Katyn and the Soviet Massacre of 1940: Truth, Justice and Memory

Katyn and the Soviet Massacre of 1940: Truth, Justice and Memory

Katyn and the Soviet Massacre of 1940: Truth, Justice and Memory

Katyn and the Soviet Massacre of 1940: Truth, Justice and Memory

Synopsis

The Soviet massacre of Polish prisoners of war at Katyn and in other camps in 1940 was one of the most notorious incidents of the Second World War. The truth about the massacres was long suppressed, both by the Soviet Union, and also by the United States and Britain who wished to hold together their wartime alliance with the Soviet Union.

This informative book examines the details of this often overlooked event, shedding light on what took place especially in relation to the massacres at locations other than Katyn itself. It discusses how the truth about the killings was hidden, how it gradually came to light and why the memory of the massacres has long affected Polish-Russian relations.

Excerpt

The Soviet Security Services (NKVD) massacred about 14 700 Polish officers and policemen taken from three prisoner of war (PoW) camps called Kozelsk, Starobelsk and Ostashkov in April–May 1940. At the same time another 7300 were killed in NKVD prisons in Belarus and the Ukraine as part of the same operation. We now know, definitely, from Soviet documents released under Gorbachev and Yeltsin, and in particular the crucial decision of 5 March 1940 of the politburo of the All-Union Communist Party (Bolsheviks), that this massacre of almost 22 000 Poles was decided on by Stalin himself. The operation was planned carefully in order to maintain total secrecy and implemented with ruthless efficiency through the transportation of the prisoners of war to three separate killing and burial sites. The Starobelsk officers were shot in the NKVD prison cellars in Kharkov and buried in a nearby forest-park while the policemen and border and prison guards from Ostashkov were killed in Kalinin (now Tver) NKVD prison and buried at Mednoe. The 4400 officers from Kozelsk were transported to the Katyn forest outside Smolensk and buried there. After the German invasion of the USSR Goebbels announced the discovery of the bodies at Katyn with much propaganda fanfare in April 1943. He used the issue as a smokescreen for Nazi war atrocities and as a wedge with which to attempt to break up the alliance between the Western Powers and their post-1941 Soviet ally as well as to scupper any residual chance of Polish–Soviet collaboration.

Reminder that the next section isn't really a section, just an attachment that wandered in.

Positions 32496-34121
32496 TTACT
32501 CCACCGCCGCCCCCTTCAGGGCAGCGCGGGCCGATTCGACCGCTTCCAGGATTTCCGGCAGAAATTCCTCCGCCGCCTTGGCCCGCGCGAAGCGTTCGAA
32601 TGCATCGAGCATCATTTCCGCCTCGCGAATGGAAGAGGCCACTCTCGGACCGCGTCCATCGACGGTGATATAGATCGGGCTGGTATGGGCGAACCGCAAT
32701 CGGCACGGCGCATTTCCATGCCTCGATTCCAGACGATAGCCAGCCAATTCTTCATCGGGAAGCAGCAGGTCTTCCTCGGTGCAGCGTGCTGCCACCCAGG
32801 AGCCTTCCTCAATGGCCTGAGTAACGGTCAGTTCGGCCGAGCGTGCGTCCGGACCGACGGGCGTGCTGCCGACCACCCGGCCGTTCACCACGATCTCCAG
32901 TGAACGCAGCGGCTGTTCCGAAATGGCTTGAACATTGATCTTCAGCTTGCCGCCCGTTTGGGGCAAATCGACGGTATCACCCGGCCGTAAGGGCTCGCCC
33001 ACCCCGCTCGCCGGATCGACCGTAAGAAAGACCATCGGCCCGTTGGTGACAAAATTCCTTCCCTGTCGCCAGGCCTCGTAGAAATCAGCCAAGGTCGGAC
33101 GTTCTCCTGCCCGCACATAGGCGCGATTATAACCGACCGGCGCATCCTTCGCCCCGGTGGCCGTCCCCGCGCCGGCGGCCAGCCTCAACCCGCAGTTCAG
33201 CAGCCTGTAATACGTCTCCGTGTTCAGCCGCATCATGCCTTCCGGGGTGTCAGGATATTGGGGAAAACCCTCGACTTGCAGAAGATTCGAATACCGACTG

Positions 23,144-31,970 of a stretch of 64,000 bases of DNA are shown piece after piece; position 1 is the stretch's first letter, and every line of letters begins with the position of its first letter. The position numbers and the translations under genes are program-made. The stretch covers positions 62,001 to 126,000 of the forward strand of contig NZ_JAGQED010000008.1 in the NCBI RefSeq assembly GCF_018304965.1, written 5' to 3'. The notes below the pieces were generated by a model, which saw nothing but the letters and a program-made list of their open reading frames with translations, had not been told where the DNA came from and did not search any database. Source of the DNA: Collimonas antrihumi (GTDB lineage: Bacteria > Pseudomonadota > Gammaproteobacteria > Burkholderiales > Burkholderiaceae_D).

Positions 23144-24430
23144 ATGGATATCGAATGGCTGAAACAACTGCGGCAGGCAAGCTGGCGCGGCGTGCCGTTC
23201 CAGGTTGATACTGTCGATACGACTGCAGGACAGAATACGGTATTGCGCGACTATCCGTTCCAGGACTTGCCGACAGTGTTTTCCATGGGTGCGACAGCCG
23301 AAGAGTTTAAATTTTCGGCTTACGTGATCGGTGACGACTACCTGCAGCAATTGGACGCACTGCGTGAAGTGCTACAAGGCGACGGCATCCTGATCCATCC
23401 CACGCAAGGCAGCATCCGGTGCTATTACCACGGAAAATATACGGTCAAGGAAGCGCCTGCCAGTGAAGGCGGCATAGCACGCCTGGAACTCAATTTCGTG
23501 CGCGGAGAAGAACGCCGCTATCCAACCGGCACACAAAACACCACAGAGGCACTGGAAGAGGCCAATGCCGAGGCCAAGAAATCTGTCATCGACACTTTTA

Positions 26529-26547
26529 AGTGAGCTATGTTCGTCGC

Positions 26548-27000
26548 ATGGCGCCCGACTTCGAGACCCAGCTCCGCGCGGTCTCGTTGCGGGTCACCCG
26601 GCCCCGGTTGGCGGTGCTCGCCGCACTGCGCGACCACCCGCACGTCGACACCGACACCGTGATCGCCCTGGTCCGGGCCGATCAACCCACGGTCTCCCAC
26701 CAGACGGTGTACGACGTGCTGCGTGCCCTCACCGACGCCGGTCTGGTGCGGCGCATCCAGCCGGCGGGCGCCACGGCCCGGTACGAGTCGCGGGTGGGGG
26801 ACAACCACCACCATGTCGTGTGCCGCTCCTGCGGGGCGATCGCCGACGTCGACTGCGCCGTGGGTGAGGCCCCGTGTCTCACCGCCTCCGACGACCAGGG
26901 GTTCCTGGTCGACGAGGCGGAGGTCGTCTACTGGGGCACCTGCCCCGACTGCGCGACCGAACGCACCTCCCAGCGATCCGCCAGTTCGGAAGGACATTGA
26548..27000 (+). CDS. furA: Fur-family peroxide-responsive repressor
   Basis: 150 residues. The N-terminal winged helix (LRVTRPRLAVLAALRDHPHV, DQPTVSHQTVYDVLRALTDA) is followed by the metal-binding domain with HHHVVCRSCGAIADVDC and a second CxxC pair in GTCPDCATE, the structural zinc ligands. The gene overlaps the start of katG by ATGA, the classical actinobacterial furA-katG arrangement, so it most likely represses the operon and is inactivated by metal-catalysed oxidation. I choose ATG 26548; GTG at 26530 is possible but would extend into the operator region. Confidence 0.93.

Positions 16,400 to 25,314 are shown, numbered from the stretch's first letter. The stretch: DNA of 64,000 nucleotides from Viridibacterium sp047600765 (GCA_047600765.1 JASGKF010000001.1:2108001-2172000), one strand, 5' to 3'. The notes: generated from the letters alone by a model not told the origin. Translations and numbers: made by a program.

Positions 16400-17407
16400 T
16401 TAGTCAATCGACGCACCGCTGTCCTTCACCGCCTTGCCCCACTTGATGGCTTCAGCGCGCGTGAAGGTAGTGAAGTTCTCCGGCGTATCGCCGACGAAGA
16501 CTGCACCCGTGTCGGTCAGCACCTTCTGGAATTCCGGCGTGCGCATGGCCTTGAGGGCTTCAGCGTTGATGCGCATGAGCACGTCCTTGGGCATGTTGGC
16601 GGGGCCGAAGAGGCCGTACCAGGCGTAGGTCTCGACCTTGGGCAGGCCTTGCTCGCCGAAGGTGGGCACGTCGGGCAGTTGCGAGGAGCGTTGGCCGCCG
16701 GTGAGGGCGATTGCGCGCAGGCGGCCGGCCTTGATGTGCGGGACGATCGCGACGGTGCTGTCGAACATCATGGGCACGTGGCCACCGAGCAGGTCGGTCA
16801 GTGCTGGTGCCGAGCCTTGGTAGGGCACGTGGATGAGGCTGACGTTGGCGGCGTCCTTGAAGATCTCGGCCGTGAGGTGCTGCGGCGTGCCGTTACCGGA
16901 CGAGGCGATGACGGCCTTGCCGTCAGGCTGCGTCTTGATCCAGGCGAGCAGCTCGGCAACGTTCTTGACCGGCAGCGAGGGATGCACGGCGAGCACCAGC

The above circumstances had crucial consequences. Only a part of the 1940 massacre was revealed through exhumations carried out by German, Polish and International Commission forensic-medical specialists at Katyn in spring–summer 1943. The Soviets used the issue as a pretext for breaking off diplomatic relations with, and then marginalising, the Polish Government-in-Exile in London. The British and Americans refused to take the slightest risk of jeopardising the Red Army’s decisive contribution to the Allied war effort against Germany. They, particularly the British Foreign Office, used residual weaknesses in the evidence of Soviet guilt to justify suspension of judgement on the issue of responsibility. Roosevelt and Churchill, although extremely well informed by their own sources . . .

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